APPLIED RESEARCH

I use behavioral science to enhance the wellbeing of diverse communities around the world. Combining quantitative and qualitative methods from experimental social psychology, cultural psychology, epidemiology, and human-centered design, I work with clients and employers in technology, media, healthcare, education, and economic development.

TWITTER

Researched, designed, and evaluated features, policies, and artificial intelligence to reduce toxicity and promote civic engagement

WORLD BANK GROUP

Researched, designed, and directed content development for Demand-Driven.net anti-poverty tools

INSTAGRAM

Researched, designed, and evaluated features, policies, and artificial intelligence to reduce bullying and promote civility

W. W. NORTON & COMPANY

Designed online interactive experiences and wrote chapter introductions for  psychology textbooks

 SPARQ

Cofounded and led "do tank" that aims to reduce social disparities in health, education, economic development, and criminal justice

THE TECH MUSEUM 

Led exhibit research, design, and evaluation for hands-on science and technology museum

FACEBOOK

Researched the experiences of marginalized communities

STANFORD CERC

 Designed health service interventions that improve outcomes while reducing costs

KAISER PERMANENTE

Advised design for the IndiGo stroke risk app

SOCIOMETRICS CORPORATION

Researched, designed, and evaluated online interactive HIV/AIDS prevention tools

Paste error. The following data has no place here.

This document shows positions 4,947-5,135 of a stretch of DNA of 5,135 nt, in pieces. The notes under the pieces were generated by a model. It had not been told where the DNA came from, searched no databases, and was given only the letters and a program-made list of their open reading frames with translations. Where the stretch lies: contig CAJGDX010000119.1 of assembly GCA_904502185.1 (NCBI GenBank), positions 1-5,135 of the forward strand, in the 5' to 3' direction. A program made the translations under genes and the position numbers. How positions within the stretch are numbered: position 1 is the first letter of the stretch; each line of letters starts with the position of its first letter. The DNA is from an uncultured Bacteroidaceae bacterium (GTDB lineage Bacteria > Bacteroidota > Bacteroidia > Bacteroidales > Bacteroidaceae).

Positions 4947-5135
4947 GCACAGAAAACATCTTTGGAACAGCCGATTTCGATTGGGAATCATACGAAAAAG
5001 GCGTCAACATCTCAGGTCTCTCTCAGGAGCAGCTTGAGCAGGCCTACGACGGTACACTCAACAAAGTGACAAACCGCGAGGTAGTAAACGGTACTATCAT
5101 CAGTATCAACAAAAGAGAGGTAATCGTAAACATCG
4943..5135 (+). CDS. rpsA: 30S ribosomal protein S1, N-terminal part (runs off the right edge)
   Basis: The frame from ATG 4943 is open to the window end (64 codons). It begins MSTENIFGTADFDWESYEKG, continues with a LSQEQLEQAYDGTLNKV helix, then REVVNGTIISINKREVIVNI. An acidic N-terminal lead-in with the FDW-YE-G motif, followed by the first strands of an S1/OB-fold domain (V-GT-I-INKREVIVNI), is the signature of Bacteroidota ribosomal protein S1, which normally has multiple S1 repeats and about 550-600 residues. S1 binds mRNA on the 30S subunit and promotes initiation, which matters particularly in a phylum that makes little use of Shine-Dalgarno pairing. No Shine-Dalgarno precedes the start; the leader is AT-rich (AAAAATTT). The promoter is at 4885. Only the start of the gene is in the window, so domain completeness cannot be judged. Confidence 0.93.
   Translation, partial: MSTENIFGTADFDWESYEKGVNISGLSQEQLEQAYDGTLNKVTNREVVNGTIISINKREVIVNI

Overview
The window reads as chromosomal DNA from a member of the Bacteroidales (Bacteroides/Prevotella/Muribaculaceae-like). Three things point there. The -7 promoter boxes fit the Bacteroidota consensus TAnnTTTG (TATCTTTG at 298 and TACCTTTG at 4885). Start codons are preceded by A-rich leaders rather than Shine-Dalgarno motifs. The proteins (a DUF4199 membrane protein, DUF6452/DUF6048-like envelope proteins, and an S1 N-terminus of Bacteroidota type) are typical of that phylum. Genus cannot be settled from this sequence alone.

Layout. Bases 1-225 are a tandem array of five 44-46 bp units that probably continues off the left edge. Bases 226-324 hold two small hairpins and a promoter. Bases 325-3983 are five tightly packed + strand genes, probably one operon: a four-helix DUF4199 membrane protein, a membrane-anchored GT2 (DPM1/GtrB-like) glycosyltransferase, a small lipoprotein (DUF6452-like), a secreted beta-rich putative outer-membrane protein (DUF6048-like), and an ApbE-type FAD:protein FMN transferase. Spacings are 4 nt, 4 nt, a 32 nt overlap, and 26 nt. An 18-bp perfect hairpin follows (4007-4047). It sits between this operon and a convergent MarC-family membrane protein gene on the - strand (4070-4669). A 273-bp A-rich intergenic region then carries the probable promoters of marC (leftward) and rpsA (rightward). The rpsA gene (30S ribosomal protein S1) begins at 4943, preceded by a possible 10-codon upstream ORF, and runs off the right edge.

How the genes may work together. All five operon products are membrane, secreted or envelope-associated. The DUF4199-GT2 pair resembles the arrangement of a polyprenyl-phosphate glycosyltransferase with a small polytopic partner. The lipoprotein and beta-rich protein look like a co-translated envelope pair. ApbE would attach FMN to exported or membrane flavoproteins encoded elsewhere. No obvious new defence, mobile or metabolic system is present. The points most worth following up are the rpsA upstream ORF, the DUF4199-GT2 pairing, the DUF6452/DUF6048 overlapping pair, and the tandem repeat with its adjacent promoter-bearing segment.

ACADEMIC RESEARCH

Conner, A. L., Boles, D. Z., Markus, H. R., Eberhardt, J. L., & Crum, A. J. (2019). Americans’ health mindsets: content, cultural patterning, and associations with physical and mental health. Annals of Behavioral Medicine, 53(4), 321-332.

Acs, G., Maitreyi, A., Conner, A. L., Markus, H. R., Patel, N. G., Lyons-Padilla, S., & Eberhardt, J. L. (2018). Measuring Mobility from Poverty. The Urban Institute / U.S. Partnership on Mobility from Poverty.

Turnwald, B. P., Jurafsky, D., Conner, A., & Crum, A. J. (2017). Reading between the menu lines: Are restaurants’ descriptions of “healthy” foods unappealing? Health Psychology, 36(11), 1034.

Conner, A. L., Cook, K. S., Correll, S. J., Markus, H. R., Moss-Racusin, C. A., Muller, C. B., ... & Simard, C. (2014). Obscuring gender bias with “choice.” Science, 343(6176), 1200-1200.

Savani, K., Markus, H.R., and Conner, A.L. (2008). Let your preference be your guide? The relationship between preferences and choices in Indian and North American contexts. Journal of Personality and Social Psychology, 95, 861-876.

Conner Snibbe, A., & Markus, H.R. (2005). You can’t always get what you want: Educational attainment, agency, and choice. Journal of Personality and Social Psychology, 88, 703-720.

Kitayama, S., Conner Snibbe, A., Markus, H.R., & Suzuki, T. (2004). Is there any “free” choice? Cognitive dissonance in two cultures. Psychological Science, 15, 527-533.

Adler, N.E., & Conner Snibbe, A. (2003). The role of psychosocial processes in explaining the SES-health gradient. Current Directions in Psychological Science, 12, 119-123.

Conner Snibbe, A., Kitayama, S., Markus, H.R., Suzuki, T., (2003). They saw a game: A Japanese and American (football) field study. Journal of Cross-Cultural Psychology, 34(5), 581-595.

Conner Snibbe, A., & Markus, H.R. (2002). The psychology of religion and the religion of psychology. Psychological Inquiry, 13, 229-234.

Markus, H.R., Ryff, C., Conner, A.L., Barnett, K.L., & Pudberry, E. (2000). Themes and variations in American understandings of responsibility. In A. Rossi (Ed.), Caring and Doing for Others: Social Responsibility in the Domains of Family, Work, and Community. Chicago: University of Chicago Press.